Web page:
1 Now at this time while the disciples were increasing in number, a complaint arose on the part of the Hellenistic Jews against the native Hebrews, because their widows were being overlooked in the daily serving of food. 2 So the twelve summoned the congregation of the disciples and said, “It is not desirable for us to neglect the word of God in order to serve tables. 3 “Therefore, brethren, select from among you seven men of good reputation, full of the Spirit and of wisdom, whom we may put in charge of this task. 4 “But we will devote ourselves to prayer and to the ministry of the word.” 5 The statement found approval with the whole congregation; and they chose Stephen, a man full of faith and of the Holy Spirit, and Philip, Prochorus, Nicanor, Timon, Parmenas and Nicolas, a proselyte from Antioch. 6 And these they brought before the apostles; and after praying, they laid their hands on them. 7 The word of God kept on spreading; and the number of the disciples continued to increase greatly in Jerusalem, and a great many of the priests were becoming obedient to the faith.
Here we see that the group of people in the faith (congregation of disciples) was getting so large that logistics were beginning to get difficult. In today’s churches we also have folks in charge of the logistics of things to help with the management of the people in the congregation. But they didn’t just pick anybody, first they had to be called out by the congregation. Next, they had to be approved by the leadership as being full of the Spirit and of wisdom. These are who appear to be the first deacons of the New Church. They needed to be willing to serve, have a close relationship with God, and desirable by the people. What happened as a result of these men being put in place to serve the congregation? The word of God kept on spreading. The appointment of others to serve the congregation is integral to the spread of the gospel. It is necessary in order to fulfill God’s commandment in Matthew 28:
18 And Jesus came up and spoke to them, saying, "All authority has been given to Me in heaven and on earth. 19 "Go therefore and make disciples of all the nations, baptizing them in the name of the Father and the Son and the Holy Spirit, 20 teaching them to observe all that I commanded you; and lo, I am with you always, even to the end of the age."
One of the things we can misinterpret here is what the twelve said in regards to serving tables. Because our society might look down upon waiters as a lowly job, we could read this phrase to mean, “serving food is below us, let’s get someone else to do it.” On the contrary, the point was that the calling of the 12 was mainly teaching and church planting. So, by taking on the food distribution aspect of the ministry, they would be distracted from what God really called them to do. This is why it is so crucial as a ministry leader to remain focused on your specific calling and recognize when a need falls outside of that calling. It doesn’t mean to not help out when it is necessary, it means: don’t get distracted!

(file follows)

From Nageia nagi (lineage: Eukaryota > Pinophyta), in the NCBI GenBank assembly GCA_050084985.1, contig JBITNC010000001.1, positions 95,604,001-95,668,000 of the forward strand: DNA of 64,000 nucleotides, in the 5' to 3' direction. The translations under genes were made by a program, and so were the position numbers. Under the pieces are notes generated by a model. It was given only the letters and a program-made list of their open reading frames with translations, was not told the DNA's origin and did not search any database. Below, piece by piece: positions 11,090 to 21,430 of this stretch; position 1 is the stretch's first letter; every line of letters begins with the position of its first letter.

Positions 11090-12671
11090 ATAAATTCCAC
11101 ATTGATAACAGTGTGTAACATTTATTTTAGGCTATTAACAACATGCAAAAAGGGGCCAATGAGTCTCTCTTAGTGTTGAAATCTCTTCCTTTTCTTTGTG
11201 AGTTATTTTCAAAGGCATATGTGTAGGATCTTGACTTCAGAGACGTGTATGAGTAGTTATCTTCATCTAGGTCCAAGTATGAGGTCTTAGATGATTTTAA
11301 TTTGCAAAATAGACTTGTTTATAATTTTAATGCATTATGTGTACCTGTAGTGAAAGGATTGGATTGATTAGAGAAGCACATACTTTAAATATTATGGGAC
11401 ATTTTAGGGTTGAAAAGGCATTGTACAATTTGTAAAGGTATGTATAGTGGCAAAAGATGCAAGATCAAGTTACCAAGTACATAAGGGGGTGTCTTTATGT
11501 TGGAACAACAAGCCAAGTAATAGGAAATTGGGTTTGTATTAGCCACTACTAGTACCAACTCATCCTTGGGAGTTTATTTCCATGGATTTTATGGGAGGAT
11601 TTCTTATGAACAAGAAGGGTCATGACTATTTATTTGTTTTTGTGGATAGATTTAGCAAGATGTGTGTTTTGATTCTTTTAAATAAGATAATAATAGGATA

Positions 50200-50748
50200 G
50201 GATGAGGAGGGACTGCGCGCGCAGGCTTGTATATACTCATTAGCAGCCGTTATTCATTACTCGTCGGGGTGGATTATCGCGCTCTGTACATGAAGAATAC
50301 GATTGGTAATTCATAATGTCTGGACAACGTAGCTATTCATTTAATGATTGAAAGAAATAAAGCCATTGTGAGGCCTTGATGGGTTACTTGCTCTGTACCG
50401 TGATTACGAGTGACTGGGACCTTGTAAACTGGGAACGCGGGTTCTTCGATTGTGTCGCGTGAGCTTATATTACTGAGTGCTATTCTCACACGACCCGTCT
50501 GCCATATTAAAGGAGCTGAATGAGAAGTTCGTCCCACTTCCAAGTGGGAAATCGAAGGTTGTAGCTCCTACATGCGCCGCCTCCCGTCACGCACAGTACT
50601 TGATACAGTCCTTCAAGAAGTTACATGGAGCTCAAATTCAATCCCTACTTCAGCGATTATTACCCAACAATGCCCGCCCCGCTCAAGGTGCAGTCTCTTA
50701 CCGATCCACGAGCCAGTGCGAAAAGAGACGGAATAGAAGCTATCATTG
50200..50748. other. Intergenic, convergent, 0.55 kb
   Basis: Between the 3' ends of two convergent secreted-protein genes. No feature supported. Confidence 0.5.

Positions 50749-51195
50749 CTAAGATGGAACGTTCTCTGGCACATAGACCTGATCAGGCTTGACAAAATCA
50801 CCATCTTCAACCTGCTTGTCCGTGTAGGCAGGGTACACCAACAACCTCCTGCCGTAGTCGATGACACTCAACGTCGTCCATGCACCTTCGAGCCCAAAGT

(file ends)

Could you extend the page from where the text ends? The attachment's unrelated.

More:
I’d also like to point out Luke’s description of the group of believers: congregation of disciples. Too often we look at the twelve and idolize them as spiritual giants. We take the term “disciple” to only apply to them and therefore think it is not possible for us. Quite the opposite, any follower of Christ is His disciple. These people were not disciples of the original disciples, they were disciples of Christ (which is why in a little bit they will be called Christians, not Peterians or Johnians).
One final thing we should be careful to notice is the very last phrase in verse 7: and a great many of the priests were becoming obedient to the faith. Especially in today’s environment, this seems weird because our priests are supposedly of the Christian faith. Regardless if they are Jewish or Christian, notice the wording: obedient. It’s one thing to believe what God says; it is another to be obedient to it. It is obedience that God calls us to. In obedience we become His disciples. Once we have received the gift of the Holy Spirit, we are able to be completely obedient to God’s commandments. This is why Jesus said it was important for Him to go away so He could send us the Spirit. This is the grace of God. That we are able to live holy and obedient lives because of what He did for us on the cross. To believe and not be obedient is what Bonheoffer would call “cheap grace.”
Are you being obedient to the faith and the purpose God has for your life?
“Trust & Obey” – Henge
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